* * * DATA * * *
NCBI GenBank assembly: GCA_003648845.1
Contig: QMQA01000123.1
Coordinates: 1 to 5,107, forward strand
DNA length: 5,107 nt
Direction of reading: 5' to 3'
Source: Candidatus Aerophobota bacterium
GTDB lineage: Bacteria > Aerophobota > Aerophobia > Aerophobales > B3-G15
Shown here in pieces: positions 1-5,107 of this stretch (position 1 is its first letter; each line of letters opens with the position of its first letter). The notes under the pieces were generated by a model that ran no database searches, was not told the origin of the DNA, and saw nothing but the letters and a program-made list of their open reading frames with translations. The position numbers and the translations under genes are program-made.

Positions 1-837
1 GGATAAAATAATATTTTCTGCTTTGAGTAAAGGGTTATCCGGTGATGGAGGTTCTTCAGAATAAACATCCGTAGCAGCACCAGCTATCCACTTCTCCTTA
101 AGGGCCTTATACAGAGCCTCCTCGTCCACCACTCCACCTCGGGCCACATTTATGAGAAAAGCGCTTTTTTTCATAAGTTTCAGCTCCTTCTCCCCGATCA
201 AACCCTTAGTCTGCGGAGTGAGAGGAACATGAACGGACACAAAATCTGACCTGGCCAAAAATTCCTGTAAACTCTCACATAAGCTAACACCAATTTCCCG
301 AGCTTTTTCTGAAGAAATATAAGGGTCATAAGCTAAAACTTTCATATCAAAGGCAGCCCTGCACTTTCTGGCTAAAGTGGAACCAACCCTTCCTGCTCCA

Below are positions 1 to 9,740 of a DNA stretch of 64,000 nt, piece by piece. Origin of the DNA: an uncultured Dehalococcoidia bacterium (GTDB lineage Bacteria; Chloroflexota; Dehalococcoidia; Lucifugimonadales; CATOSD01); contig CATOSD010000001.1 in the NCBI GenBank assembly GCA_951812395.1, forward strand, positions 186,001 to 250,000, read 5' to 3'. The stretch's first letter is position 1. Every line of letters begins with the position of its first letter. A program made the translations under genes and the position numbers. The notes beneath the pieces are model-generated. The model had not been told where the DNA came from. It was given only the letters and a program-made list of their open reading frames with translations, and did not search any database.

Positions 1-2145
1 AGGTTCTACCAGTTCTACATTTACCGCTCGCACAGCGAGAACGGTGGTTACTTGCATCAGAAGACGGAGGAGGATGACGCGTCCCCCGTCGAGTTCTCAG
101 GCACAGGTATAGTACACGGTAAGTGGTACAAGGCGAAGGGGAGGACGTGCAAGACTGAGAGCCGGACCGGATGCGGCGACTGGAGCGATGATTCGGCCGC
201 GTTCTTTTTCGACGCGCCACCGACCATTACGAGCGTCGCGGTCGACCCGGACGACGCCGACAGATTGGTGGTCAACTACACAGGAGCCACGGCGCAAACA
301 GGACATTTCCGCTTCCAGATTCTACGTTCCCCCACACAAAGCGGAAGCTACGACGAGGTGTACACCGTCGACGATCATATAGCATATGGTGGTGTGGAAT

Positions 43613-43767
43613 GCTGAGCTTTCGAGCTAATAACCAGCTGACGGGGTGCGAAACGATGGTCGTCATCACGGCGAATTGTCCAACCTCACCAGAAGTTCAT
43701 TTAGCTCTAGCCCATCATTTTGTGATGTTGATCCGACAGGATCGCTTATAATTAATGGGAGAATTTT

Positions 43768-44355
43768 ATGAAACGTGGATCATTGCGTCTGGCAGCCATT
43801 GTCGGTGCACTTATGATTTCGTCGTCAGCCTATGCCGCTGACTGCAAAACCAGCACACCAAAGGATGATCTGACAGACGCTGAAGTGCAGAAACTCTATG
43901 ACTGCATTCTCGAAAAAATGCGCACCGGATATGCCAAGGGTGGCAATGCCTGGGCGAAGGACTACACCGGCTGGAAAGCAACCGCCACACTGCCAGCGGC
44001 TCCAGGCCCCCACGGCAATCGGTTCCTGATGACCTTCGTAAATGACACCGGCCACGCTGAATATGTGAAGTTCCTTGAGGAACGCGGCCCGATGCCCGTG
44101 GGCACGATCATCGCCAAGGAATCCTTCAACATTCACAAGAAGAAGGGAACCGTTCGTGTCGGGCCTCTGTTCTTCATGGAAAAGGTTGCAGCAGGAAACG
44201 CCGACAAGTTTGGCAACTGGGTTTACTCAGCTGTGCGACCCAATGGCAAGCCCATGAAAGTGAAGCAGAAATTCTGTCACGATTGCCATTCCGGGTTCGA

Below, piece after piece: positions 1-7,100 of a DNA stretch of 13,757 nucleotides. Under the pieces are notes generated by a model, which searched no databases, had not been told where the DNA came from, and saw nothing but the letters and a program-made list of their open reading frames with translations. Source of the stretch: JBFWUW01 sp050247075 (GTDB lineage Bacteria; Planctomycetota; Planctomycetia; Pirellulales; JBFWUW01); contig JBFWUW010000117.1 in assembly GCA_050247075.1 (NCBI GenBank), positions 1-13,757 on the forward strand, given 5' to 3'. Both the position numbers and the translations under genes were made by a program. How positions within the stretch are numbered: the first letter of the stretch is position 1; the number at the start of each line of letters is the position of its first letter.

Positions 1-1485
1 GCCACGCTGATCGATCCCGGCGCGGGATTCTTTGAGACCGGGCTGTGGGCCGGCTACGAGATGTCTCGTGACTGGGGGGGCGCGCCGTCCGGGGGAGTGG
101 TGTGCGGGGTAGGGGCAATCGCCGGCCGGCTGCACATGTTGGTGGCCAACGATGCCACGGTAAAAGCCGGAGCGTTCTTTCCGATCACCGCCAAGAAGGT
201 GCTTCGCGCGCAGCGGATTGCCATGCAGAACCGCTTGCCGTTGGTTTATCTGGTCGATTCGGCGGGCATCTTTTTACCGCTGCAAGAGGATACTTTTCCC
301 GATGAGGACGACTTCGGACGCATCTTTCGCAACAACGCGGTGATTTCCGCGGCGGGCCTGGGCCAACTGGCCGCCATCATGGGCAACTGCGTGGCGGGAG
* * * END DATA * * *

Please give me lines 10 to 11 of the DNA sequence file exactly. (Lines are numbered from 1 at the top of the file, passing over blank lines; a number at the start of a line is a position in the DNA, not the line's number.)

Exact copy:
1 GGATAAAATAATATTTTCTGCTTTGAGTAAAGGGTTATCCGGTGATGGAGGTTCTTCAGAATAAACATCCGTAGCAGCACCAGCTATCCACTTCTCCTTA
101 AGGGCCTTATACAGAGCCTCCTCGTCCACCACTCCACCTCGGGCCACATTTATGAGAAAAGCGCTTTTTTTCATAAGTTTCAGCTCCTTCTCCCCGATCA